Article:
Germany's Christian Democrats
Does pacifism motivated by Christians play any role in public sentiment toward Germany's troop deployment to Afghanistan?
There is not a very strong pacifist attitude in Germany anymore. But for good reasons, Germans are sceptical of military involvement because of our history, especially after WWII started by Nazi Germany. For decades after WWII, there was a debate over West Germany's involvement in any international military action. Today, people are not saying that we're against involvement in Afghanistan because we're pacifists, but we see a growing number of people who don't believe in any chance for success. Many Germans wonder whether we are really able to help Afghanistan in the long run. And what about our own security situation? Will it be enhanced or worsened by the troop deployment in Afghanistan?
Some conservative politicians talk about threats from Muslim immigrant populations. Do you think those threats are real?
Radical Islamism is one of the largest dangers for an open society. It's no longer Communist doctrine. While fighting the dangers of radical Islamism, we need to take a closer look and see that far more than 90 percent of Muslims in Germany are living peacefully without any problems with our law. Politically, I see radical Islamism as a threat. But I'm very sad when I hear Christians talking hatefully about Muslims. I've been involved in fighting against persecution of Christians in the past decade. But when I talk about the need for freedom to build Islamic mosques, I receive shameful hate-filled letters from Christians. They write, "We wish your daughter in the hands of these Mullahs." I think, "Oh, a wonderful Christian brother is wishing that on a Christian brother."
If I have a strong Christian belief, I know that God is in power, not Osama bin Laden. If needed, we have to fight terrorism with military means, but xenophobia is never part of a Christian agenda. We can see radical Islamism as a threat, but at the same time, we have to see Muslim migrants as human beings loved by God. I think we have two misunderstandings. From a very liberal side of the Protestant church, people tend to just have interreligious small talk. These people are afraid that talking about differences could disturb nice religious small talk. On the other side, people can be driven by hate and extreme fear, which is unacceptable for me.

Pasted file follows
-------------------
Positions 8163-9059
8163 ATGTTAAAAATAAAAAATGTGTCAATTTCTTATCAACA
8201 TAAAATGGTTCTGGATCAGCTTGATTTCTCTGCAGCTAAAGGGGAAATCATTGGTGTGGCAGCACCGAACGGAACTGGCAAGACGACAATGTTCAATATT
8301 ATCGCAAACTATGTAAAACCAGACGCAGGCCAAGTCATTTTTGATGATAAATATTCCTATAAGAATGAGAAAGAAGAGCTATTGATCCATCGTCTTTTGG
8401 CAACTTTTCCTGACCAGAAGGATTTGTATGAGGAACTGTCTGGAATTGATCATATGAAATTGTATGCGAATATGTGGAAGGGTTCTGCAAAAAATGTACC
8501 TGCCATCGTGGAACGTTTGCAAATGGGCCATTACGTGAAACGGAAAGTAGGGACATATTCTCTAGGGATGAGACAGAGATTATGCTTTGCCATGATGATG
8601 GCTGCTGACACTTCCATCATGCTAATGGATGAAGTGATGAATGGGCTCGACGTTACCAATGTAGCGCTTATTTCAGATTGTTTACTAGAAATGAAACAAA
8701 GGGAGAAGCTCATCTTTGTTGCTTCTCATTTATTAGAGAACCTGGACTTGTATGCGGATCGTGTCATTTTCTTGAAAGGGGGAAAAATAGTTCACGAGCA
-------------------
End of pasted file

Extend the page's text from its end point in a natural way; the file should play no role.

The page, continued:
Last month, a television station aired a report that compared Christian missionaries who were killed in Yemen with Jihadists. Are Christians generally portrayed poorly in Germany?
Generally I would say no. But that specific report was very unfair. On the other hand we have good church services broadcast by television, also services of evangelical free churches. There are several evangelical activities supported by private companies as well as by state authorities, which are very much appreciated by the public. The Protestant church in Germany, which has a respected evangelical wing but a more liberal majority, has unanimously criticized this unfair report.
It is unacceptable to compare Christian women who are prepared to die for their belief with Islamist suicide bombers. Journalists doing so forget the clear difference: Those Christians were not prepared to kill for their belief. Osama bin Laden is prepared to die for his belief like Mother Teresa was. But Mother Teresa was never prepared to kill for her belief.